I have my faults, just like everyone else. But I am not a politician and the fact that we are all sinners should not prevent us from demanding honesty from public officials. I do not care what a politician does in bed, or with home – or with how many. That’s between him and his wife and his kids. 

I don’t care if he drinks too much and I don’t even care if he uses some drugs on a recreational basis. But I do care if a politician sexually harasses one of his employees and I do care if a politician who screws around goes around making political hay by sanctimoniously criticizing other people’s sexual activities or preferences. 

And I do care if I a politician’s alcohol or drug abuse affects his performance on the job, or if he hypocritically goes around the railing against drug and alcohol abuse. It’s not a politician’s private life that I am concerned about, it’s his public life. It’s how his actions as a politician affect us. 

A Hispanic politician can go out and become a billionaire and I will cheer him on as long as I can be assured that he’s getting rich strictly on his own ability and talent, that he has something of value to sell other than his office and his title and his vote – and the trust of the people who elected him. 

I HAVE ALSO been accused of having a double standard for minority politicians and that I expect more from them then I do for white politicians. My answer is, you better believe I expect more from them! 

And I think we all should. The stakes are simply too high for us to accept Hispanic politicians who are merely good enough. Until we Hispanics are in the majority, the demands on representatives are going to continue to be enormous, and we can’t settle for people who don’t aspire to be better than the rest. 

Think about it: when the time comes for us to have a Hispanic president, would you want that person to be someone like Richard Nixon, or would you rather have someone like Franklin Roosevelt? We all know what the answer is. Well why should it be any different for the city council or the school board, or any of the other offices to which we are electing Hispanics? 

I KNOW SOME of you may be thinking, who appointed him God? The answer is simple: nobody. Actually, the better answer is, I did. I asked for this job. I’ve been asking for it for a long time and finally the Houston Post was smart enough to give it to me last October. And for that, I have to thank those of you who have been putting pressure on both the Post and the Chronicle to do a better job of covering the Hispanic community here.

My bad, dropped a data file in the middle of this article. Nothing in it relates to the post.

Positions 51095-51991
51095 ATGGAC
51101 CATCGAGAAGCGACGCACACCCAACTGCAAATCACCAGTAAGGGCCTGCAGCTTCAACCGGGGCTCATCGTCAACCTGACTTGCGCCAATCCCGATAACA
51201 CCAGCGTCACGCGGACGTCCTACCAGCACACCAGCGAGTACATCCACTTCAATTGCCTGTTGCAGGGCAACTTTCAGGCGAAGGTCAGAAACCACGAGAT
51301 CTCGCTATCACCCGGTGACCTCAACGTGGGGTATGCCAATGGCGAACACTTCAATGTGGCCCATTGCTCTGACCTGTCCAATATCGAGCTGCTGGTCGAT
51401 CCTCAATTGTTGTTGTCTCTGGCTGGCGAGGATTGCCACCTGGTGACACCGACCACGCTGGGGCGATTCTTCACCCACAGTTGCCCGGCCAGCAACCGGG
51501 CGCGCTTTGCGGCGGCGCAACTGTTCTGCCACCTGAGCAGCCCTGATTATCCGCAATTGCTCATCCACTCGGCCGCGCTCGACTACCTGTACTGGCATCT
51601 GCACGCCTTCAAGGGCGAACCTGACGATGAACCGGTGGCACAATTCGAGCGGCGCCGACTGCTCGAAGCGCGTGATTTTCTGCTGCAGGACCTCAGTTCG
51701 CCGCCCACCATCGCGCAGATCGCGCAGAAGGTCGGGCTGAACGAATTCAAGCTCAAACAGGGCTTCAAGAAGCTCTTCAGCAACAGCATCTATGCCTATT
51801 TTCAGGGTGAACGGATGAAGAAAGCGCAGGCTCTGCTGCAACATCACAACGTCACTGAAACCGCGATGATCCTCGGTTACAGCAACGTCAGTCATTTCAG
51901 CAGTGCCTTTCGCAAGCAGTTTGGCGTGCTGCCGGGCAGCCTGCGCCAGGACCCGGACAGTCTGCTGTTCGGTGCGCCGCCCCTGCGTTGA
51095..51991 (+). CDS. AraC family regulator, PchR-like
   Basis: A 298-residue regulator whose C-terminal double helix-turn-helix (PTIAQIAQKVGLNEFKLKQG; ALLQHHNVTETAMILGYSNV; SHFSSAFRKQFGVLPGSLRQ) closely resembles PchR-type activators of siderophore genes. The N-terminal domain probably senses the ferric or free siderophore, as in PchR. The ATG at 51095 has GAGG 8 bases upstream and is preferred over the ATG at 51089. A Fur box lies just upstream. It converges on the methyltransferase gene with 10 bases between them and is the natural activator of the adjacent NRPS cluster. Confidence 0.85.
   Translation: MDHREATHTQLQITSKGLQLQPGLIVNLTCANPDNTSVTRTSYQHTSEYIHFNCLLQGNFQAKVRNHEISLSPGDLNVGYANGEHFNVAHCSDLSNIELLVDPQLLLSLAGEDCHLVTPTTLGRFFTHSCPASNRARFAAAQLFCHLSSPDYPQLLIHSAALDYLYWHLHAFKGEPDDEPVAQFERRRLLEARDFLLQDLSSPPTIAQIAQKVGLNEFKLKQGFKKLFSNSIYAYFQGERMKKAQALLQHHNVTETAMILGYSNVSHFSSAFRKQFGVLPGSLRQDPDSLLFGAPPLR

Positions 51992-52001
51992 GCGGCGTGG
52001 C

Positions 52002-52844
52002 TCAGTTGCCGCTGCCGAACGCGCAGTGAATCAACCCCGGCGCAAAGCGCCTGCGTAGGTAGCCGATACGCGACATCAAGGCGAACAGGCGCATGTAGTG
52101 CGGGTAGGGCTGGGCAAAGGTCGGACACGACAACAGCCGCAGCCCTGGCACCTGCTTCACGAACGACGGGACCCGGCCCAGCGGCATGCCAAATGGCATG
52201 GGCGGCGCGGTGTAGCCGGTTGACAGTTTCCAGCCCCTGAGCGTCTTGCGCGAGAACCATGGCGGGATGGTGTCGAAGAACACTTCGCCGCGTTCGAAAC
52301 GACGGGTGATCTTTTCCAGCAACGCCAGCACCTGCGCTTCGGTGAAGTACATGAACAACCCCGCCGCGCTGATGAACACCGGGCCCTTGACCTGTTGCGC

Without that pressure, both newspapers would probably still be trying to pretend that Hispanics do not exist in the city. The Post gave me my column, but it was really up to me to decide what kind of column it would be. And I decided a long time ago that if I ever got the opportunity to write a column, I would not waste it, that I would use it to really say something, and not simply take up valuable newspaper space with meaningless phrases. 

And just as I expect more of Hispanic politicians, you have the right to expect more of me. There are way too few Mexican Americans writing columns for major newspapers and I don’t intend to let this opportunity be wasted. If I were to screw up, it would be very easy for newspaper editors to use me as an excuse to deny other Hispanics their own columns. 

There have been many great columnists in this country. What made them great was their willingness to risk their popularity by pointing out the sins of politicians and institutions loved by the people. 

I am not egotistical enough to claim that I’m a great columnist, but I do have enough confidence in my own ability to tell you that I know I am a good one. And as long as The Post continues to let me write this column, I will strive to be good, to provide you with the most honest assessment possible of what is going on.

I am having a ball and as long as it continues to be fun, I will continue to write. I don’t expect you to agree with me all the time or even most of the time. I simply ask that you to give me a chance.

About juanzqui7

Former Texas reporter, columnist and editorial writer.